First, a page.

The fuel cells are ready. Do you have the application? Then Hydrogenics Corp. is looking for you. Specifically, the company wants to enlist compatible mobility OEMs and component providers in hydrogen storage, electrical storage devices, power conditioning, traction controllers and drives, and fuel-cell components in its Hydrogenics Partner Program.
Substantial cost reductions in the company's HyPM line of fuel-cell power modules have accelerated the market window for certain off-road light mobility markets. By teaming with other companies, Hydrogenics hopes to use this technology to develop fuel-cell-based power trains for these off-road vehicles in the sub-automotive power range—typically 50 kW.
"Fuel cells are no longer a laboratory phenomenon, and Hydrogenics will work with OEM partners who are interested in incorporating fuel cells into their advanced product offerings," said Pierre Rivard, Hydrogenics president and CEO. The company expects HyPM modules to find applications in utility markets like airport ground support, materials handling, underground mining, grounds maintenance, and the military. But first, it needs partners.
So far, the fuel cells have made homes in forklifts through a project funded by Sustainable Develop-ment Technology Canada with the NACCO Materials Handling Group. They also have been used in light utility vehicles through cooperative work with John Deere ePower Technologies. Funded by the U.S. Air Force, a 20-kW module can be found in a hybrid bus in Hawaii for the state-run High Technology Development Corp. And, 13 modules have been delivered to other companies, with confirmed orders for eight more HyPM 10-kW modules in other applications.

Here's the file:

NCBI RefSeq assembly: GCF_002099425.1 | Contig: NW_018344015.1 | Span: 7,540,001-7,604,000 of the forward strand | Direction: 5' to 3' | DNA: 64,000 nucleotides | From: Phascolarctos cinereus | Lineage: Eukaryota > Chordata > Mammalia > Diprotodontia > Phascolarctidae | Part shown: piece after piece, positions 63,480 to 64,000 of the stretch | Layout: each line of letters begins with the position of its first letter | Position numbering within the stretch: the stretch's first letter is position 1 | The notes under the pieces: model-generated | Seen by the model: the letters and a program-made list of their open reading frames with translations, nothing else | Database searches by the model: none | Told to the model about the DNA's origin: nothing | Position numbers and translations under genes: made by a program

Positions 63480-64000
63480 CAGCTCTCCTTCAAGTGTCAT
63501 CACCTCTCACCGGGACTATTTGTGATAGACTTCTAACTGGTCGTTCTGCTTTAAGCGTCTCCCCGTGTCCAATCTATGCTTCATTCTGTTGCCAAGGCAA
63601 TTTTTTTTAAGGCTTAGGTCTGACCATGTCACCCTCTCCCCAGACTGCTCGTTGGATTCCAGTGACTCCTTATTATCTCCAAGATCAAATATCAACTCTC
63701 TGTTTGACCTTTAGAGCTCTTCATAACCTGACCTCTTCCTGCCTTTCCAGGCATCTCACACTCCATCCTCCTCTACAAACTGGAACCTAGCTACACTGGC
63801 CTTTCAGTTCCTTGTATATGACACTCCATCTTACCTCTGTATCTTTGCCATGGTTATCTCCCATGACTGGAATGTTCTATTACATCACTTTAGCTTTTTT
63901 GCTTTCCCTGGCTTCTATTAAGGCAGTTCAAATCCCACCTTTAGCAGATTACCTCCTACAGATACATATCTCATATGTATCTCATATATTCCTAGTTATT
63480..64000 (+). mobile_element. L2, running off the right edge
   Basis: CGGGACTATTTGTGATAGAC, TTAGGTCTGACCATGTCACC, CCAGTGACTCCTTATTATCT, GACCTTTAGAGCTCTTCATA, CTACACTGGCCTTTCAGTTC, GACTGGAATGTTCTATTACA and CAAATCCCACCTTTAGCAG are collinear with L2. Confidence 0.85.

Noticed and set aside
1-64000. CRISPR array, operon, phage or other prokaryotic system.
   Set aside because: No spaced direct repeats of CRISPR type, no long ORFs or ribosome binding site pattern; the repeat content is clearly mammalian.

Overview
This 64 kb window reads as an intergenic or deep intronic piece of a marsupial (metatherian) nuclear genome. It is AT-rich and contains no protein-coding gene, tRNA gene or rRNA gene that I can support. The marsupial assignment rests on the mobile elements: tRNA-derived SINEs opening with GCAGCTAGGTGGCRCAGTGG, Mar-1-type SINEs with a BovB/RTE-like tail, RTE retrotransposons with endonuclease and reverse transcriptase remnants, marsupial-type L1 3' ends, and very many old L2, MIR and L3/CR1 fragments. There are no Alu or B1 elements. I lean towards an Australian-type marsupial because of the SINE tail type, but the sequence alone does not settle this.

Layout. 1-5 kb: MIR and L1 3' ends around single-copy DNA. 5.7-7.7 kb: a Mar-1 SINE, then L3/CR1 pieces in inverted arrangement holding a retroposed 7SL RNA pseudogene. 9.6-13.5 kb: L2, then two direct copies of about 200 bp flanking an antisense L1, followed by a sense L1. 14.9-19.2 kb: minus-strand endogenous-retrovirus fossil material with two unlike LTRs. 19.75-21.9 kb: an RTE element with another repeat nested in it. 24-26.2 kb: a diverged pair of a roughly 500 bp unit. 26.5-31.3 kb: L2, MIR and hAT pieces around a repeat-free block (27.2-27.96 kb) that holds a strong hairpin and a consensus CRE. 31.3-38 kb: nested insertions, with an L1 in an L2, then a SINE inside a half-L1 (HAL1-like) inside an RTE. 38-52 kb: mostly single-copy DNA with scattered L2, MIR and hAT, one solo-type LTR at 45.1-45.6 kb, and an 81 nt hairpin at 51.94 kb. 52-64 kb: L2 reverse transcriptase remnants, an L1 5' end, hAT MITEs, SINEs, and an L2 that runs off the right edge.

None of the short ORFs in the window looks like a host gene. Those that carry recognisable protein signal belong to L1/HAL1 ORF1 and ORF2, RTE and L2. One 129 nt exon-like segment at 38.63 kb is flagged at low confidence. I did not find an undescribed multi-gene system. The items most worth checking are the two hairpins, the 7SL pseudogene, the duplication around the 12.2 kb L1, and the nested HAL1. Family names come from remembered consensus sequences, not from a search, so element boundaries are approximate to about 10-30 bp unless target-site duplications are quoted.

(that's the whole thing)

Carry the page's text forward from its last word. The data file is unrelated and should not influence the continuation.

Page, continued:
The company believes that fuel cells are an emerging market because of several key benefits. Hydrogen fuels the HyPM modules, so the only exhaust is water and moist air, eliminating pollution. The growing desire to reduce the reliance on foreign oil supplies and the increased global deregulation of the energy industry are driving many companies to look to fuel cells as a part of their vehicular strategies as well.